[15] First, the Society claimed to be using the lands as a “buffer”. The application judge characterized the Society’s evidence as “rather vague” and found that the evidence fell short of establishing that the Society required or used the Disputed Lands as a “buffer zone”. In any event, he went on to find that the claimants’ uses of the Disputed Lands were inconsistent with the use of the lands as a “buffer zone”.

[16] Second, the Society claimed it was holding the Disputed Lands for future development. The application judge found that the Society could not rely upon retaining the lands for future development to assist its position. He accepted the argument of counsel for the Eliotts that the Society’s position was untenable. Counsel had relied upon the observation quoted and approved by this court in Masidon Investments Ltd. v. Ham, [1984] O.J. No. 3139, 45 O.R. (2d) 563 and Teis v. Ancaster (Town) 35 O.R. (3d) 216, [1997] O.J. No. 3512 that “... [I]t is the use being made of the land during the running of the limitation period that is significant, not some independent future use, if one exists, that is different”.

[17] The application judge recognized that as a matter of public policy courts ought generally to protect the interests of the true owners of property and not to assist trespassers. He observed that the Eliotts and their predecessors in title were trespassers who set out to obtain title to the Disputed Lands knowing full well that the Society held title to them. Nevertheless, he found that the Society did not act reasonably and with due regard to its own interests. He commented,

“what happened here is that the Society in effect abandoned the Disputed Lands. It failed to post any signs on the property to dissuade trespassers. It failed to inspect the property at all, although it was open to it to do so quite easily.” In conclusion he found that:

(a) The Elliots and their predecessors in title had exercised “open, notorious, peaceful, adverse, exclusive, actual, and continuous” possession of the Disputed Lands from November 1989 to the time of trial;

(b) throughout, their possession had been with the intention of excluding the Society from possession of the Disputed Lands; and

(c) during the entire period, the Society had discontinued its possession of the Disputed Lands.

[18] Accordingly, he declared that the Elliots were the lawful owners of Parts 1 and 2 by virtue of sections 4 and 15 of the Real Property Limitations Act R.S.O. 1990, c. L.15 as amended by 2002, c. 24, Sched. B, s. 26...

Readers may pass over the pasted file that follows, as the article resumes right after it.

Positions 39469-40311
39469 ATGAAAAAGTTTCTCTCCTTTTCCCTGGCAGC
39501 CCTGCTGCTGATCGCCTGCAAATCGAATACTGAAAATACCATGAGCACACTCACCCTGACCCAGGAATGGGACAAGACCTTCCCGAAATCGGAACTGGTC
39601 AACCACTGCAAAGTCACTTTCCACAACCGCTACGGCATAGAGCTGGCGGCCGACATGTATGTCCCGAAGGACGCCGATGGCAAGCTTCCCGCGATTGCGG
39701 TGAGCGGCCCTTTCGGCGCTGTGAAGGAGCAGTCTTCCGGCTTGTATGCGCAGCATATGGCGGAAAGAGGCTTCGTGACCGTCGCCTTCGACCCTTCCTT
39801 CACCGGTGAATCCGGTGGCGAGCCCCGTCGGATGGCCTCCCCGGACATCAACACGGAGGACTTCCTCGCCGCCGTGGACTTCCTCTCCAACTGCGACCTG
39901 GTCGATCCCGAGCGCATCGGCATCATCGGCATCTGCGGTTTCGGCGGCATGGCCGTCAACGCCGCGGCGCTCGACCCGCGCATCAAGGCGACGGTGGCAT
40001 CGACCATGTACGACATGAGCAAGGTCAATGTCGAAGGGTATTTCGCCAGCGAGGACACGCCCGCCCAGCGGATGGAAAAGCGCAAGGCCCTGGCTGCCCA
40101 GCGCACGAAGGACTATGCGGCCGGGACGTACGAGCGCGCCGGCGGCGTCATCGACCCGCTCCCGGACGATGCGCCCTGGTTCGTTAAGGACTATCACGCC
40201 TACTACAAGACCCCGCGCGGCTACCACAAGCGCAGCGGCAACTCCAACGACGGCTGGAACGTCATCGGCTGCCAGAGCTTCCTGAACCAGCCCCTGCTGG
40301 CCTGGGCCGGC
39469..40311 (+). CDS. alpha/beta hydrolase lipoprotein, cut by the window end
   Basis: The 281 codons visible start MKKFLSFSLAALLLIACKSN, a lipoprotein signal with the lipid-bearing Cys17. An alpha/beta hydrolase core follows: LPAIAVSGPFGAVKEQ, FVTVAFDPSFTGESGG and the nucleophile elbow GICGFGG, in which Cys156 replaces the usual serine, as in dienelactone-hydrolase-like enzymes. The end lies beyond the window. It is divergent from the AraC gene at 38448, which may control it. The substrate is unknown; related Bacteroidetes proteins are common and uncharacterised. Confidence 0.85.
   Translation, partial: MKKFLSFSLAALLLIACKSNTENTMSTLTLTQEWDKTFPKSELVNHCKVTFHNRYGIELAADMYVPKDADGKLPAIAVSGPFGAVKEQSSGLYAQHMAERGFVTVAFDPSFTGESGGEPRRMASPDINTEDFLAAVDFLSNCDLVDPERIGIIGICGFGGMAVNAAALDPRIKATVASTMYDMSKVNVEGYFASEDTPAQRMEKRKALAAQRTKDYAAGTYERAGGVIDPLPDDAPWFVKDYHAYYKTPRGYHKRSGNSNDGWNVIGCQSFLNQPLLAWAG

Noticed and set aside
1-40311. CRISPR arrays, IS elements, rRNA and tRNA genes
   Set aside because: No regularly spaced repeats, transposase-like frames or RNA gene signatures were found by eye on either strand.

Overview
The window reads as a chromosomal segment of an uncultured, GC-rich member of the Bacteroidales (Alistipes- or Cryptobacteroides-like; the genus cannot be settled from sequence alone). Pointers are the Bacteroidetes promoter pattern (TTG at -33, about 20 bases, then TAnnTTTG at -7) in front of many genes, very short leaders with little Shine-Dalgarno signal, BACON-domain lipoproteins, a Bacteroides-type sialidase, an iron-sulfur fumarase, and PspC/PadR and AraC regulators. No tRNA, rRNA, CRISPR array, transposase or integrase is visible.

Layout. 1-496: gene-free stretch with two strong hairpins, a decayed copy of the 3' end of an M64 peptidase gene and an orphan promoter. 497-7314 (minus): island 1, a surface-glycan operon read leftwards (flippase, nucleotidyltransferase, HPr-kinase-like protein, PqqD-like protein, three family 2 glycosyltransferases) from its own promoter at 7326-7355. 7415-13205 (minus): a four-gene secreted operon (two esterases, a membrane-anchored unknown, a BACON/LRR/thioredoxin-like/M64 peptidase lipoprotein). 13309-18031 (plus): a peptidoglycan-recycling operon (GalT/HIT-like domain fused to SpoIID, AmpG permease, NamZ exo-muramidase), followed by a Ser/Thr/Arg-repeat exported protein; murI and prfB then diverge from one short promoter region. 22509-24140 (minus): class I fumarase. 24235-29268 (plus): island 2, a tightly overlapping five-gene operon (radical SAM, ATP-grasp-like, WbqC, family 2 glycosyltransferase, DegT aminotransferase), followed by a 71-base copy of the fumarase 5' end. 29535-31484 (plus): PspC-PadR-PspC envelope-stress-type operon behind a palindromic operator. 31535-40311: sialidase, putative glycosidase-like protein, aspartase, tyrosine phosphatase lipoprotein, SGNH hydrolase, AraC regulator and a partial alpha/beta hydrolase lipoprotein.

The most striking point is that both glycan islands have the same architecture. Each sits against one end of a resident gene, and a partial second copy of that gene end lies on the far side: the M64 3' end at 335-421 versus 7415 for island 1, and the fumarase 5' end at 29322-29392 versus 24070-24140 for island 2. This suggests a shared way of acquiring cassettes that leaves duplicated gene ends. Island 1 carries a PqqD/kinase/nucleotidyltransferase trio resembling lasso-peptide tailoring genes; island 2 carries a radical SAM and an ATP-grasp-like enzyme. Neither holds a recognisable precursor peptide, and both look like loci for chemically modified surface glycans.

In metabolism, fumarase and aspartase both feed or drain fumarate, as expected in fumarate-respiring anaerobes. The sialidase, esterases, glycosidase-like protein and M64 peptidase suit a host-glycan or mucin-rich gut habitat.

[22] The application judge held that the Society could not rely upon retaining the Disputed Lands for future development to assist its position. As noted above, he relied on the proposition that it is the intended use of the land during the running of the limitation period that is significant, not some independent future use. A review of the two cases cited in the application judge’s decision, Masidon Investments Ltd. v. Ham (1984), 45 O.R. (2d) 563 (C.A.) and Teis v. Ancaster (Town of) 35 O.R. (3d) 216 (C.A.), makes clear that the Society could indeed rely on holding the lands for future development.

[23] In Masidon the claimant operated an airport consisting of two grass runways on the disputed property. Their construction required extensive ditching, grading and the addition of dozens of large truckloads of fill. The claimant maintained the runways. He also constructed a small building used as a hangar and parking lots for airplanes and automobiles. The claimant and his family used the balance of the property for recreational and other purposes. He built a dam and driveway capable of supporting heavy trucks. He deposited fill elsewhere on the land, installed some fencing for horses and used wood from the land.

[24] Nevertheless, this court upheld the decision of the trial judge that the use made of the Disputed Lands by the claimant was not inconsistent with the legal owner’s purpose of holding them for future sale. In reaching that conclusion, the court observed at paragraph 26:
In this case Carruthers J. had to decide whether he should take into account not only the respondents’ use of the property as owners during the period of Ham’s possession but also any future use. This could be a question of significance where land is held for development and where, conceivably, acts of the trespasser which did not interfere with the owner’s use while the land lay idle might none the less interfere with its future development. He held at p. 547 that “it is the use being made of the land during the running of the limitation period that is significant, not some intended future use, if one exists, that is different”.

[25] In understanding this passage, it is important to remember that the result of the case is premised on the recognition that holding lands for future development is a current use. What this means is that it does not matter that the claimant’s use of the lands may be inconsistent with the future development that might eventually take place; the claimant’s use of the land must be inconsistent with the legal owner’s use during the running of the limitation period. Simply put – the holding of lands for future development qualifies as a current use during the running of the limitation period.